They’ll call it “The Ichiro Shuffle.”
The Yankees struck first tonight in Game 2 of the ALDS against the Orioles. Derek Jeter led off the game with a single and Ichiro Suzuki reached on an error before Robert Andino made an excellent diving catch off a hard-hit ball of the bat of Alex Rodriguez. Andino then flipped it to J.J. Hardy at second base to double off Jeter. If Ichiro wasn’t alert enough to stay at first, it’s possible it could have been a triple play.
Wei-Yin Chen had a chance to get out of the inning with no damage, but Robinson Cano smacked one into the right-field corner. It appeared that Ichiro would be held up at third base, but he ended up getting sent home by third base coach Rob Thomson. He was going to be out by a mile, but managed to do some pretty nifty footwork to avoid the tag by Matt Wieters before diving and touching home plate to give the Yankees a 1-0 lead. Any description won’t do it justice, so we’ll have to wait for the video. Truly classic stuff.
Andy Pettitte sat the Orioles down in order in the bottom of the first inning, so it’s 1-0 Yankees as we move to the second in Baltimore.
UPDATE: Ah yes, the video. The glorious video:
Everyone is well aware of how good Angels outfielder Mike Trout is at the game of baseball. The 26-year-old is already an all-time great, having won two MVP awards — and arguably deserving of two others — and the 2012 Rookie of the Year Award. He has accrued 54.2 WAR, per Baseball Reference, which is right around the threshold for a Hall of Fame career. Trout does it all: he draws walks, he hits for average, he hits for power, he steals bases, he plays good defense.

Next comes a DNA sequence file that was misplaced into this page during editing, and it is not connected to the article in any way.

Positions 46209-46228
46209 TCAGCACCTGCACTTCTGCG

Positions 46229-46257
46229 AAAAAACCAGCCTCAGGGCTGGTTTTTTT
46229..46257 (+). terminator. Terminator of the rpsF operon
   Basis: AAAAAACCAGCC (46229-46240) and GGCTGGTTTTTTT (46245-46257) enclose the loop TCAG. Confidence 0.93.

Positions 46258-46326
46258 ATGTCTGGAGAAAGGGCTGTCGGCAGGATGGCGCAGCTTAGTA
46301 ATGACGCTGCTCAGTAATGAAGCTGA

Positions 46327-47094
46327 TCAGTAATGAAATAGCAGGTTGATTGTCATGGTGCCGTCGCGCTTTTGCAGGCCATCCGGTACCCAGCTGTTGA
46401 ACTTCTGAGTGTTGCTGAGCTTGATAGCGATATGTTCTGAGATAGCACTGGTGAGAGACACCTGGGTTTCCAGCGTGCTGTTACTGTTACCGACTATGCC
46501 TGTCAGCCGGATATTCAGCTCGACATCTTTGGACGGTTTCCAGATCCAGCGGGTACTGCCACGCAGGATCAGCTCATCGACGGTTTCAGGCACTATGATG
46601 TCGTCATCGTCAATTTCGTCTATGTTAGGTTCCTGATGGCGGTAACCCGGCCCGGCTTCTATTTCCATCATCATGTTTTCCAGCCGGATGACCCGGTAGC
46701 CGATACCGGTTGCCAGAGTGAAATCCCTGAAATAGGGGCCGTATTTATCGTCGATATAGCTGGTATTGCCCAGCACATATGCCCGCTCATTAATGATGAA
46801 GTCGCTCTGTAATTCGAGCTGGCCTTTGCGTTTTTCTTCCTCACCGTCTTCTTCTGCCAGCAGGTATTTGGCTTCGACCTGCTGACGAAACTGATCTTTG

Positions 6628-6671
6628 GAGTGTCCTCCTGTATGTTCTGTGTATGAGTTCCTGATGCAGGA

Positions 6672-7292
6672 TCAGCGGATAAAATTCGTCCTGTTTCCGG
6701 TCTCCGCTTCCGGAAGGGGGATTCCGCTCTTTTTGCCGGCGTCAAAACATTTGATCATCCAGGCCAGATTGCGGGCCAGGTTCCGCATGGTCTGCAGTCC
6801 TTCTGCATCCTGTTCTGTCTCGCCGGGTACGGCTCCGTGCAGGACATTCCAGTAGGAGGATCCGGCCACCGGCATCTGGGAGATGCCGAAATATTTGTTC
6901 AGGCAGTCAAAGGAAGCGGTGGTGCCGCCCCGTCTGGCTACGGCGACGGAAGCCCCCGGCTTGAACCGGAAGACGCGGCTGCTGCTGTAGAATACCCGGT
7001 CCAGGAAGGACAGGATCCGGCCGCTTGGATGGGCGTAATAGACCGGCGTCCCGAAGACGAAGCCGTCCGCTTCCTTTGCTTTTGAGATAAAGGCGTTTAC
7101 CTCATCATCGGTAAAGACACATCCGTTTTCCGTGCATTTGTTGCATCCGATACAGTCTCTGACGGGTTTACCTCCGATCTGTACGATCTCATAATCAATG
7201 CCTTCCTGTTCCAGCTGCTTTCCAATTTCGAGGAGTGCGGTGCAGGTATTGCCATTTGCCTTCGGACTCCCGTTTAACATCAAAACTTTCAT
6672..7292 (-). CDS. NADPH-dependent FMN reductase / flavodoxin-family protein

But here’s an achievement that is amazing even for a player like Trout: he has yet to strike out this spring. In 41 Cactus League plate appearances, he has 10 hits (including a triple and two homers) and six walks with zero strikeouts. Across his career, Trout has a 21.5 percent strikeout rate, right around the league average. He isn’t usually such a stickler for avoiding the punch-out, but this spring he is.
To put this in perspective, 134 players this spring have struck out at least 10 times, according to MLB.com. 938 players have struck out at least once. The only other players to have taken at least 10 at-bats without striking out this spring are Humberto Arteaga (Royals, 23 AB), Tony Cruz (Reds, 18 AB), Oscar Hernandez (Red Sox, 10 AB), and Jacob Stallings (Pirates, 18 AB).
According to Angels assistant hitting coach Paul Sorrento, the lack of strikeouts hasn’t been a conscious effort from Trout, Jeff Fletcher of the Orange County Register reports. Ho hum. The best player in baseball is apparently getting even better.